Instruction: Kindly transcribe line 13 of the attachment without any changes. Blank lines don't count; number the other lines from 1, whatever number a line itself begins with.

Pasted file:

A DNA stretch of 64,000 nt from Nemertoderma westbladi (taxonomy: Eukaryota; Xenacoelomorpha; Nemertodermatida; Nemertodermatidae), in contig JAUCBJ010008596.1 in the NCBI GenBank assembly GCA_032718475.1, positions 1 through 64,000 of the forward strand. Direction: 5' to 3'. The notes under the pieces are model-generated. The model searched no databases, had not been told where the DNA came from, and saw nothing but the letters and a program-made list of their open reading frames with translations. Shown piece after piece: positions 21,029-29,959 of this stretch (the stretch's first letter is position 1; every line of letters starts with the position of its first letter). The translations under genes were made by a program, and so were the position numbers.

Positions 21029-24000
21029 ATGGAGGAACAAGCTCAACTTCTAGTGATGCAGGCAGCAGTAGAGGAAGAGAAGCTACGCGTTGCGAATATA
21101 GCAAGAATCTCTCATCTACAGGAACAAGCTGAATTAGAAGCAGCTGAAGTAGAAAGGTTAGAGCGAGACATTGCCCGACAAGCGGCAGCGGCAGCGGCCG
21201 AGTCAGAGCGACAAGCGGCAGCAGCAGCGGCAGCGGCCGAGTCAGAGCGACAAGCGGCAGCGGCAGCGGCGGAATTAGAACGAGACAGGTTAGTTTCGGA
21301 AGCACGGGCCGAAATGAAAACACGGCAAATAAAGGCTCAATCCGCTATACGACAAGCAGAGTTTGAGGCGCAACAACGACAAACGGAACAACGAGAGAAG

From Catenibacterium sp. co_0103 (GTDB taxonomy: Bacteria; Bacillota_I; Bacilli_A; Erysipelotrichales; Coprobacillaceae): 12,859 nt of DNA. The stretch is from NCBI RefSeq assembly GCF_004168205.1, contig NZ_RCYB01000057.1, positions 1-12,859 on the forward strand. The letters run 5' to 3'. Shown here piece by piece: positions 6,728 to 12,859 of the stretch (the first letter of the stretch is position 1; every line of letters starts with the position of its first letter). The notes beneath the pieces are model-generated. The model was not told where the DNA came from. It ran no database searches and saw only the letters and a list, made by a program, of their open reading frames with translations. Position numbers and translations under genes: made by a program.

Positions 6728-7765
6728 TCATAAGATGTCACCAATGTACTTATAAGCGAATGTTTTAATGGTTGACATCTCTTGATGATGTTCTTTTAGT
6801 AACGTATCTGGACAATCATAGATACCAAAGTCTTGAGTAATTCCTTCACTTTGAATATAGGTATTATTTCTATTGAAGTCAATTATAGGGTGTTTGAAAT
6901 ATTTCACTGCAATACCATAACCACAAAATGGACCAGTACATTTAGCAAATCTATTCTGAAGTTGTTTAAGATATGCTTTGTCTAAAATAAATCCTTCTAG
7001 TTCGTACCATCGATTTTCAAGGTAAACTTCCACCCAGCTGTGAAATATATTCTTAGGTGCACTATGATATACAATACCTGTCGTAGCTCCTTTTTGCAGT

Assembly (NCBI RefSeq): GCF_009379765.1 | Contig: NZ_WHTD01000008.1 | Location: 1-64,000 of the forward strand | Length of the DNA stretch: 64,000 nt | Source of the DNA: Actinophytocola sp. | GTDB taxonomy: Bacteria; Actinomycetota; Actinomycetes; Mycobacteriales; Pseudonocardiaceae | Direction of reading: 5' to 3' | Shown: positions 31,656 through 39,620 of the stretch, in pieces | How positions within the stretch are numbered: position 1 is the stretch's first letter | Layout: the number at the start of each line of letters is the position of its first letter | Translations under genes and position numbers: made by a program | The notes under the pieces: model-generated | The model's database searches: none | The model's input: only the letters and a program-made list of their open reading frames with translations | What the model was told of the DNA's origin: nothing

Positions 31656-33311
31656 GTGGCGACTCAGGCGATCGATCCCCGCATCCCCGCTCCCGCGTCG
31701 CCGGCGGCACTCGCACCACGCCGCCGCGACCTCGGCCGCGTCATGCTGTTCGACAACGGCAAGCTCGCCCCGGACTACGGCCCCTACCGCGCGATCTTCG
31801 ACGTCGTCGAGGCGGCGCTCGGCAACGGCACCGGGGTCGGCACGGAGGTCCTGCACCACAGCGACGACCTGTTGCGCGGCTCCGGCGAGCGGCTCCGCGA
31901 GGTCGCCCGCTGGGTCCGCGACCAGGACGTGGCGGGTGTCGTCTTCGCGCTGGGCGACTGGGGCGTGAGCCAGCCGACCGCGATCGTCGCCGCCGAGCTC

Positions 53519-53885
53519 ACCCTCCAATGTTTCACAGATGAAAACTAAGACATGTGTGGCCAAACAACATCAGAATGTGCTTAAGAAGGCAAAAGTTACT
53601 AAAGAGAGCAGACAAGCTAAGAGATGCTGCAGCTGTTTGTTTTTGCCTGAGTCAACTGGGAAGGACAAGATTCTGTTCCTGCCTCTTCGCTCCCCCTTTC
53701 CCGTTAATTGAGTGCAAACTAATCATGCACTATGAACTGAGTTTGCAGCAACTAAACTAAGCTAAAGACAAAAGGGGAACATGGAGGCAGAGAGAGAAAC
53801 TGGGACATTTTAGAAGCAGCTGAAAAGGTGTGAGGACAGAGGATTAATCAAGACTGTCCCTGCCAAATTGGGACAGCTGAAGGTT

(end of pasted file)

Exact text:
Assembly (NCBI RefSeq): GCF_009379765.1 | Contig: NZ_WHTD01000008.1 | Location: 1-64,000 of the forward strand | Length of the DNA stretch: 64,000 nt | Source of the DNA: Actinophytocola sp. | GTDB taxonomy: Bacteria; Actinomycetota; Actinomycetes; Mycobacteriales; Pseudonocardiaceae | Direction of reading: 5' to 3' | Shown: positions 31,656 through 39,620 of the stretch, in pieces | How positions within the stretch are numbered: position 1 is the stretch's first letter | Layout: the number at the start of each line of letters is the position of its first letter | Translations under genes and position numbers: made by a program | The notes under the pieces: model-generated | The model's database searches: none | The model's input: only the letters and a program-made list of their open reading frames with translations | What the model was told of the DNA's origin: nothing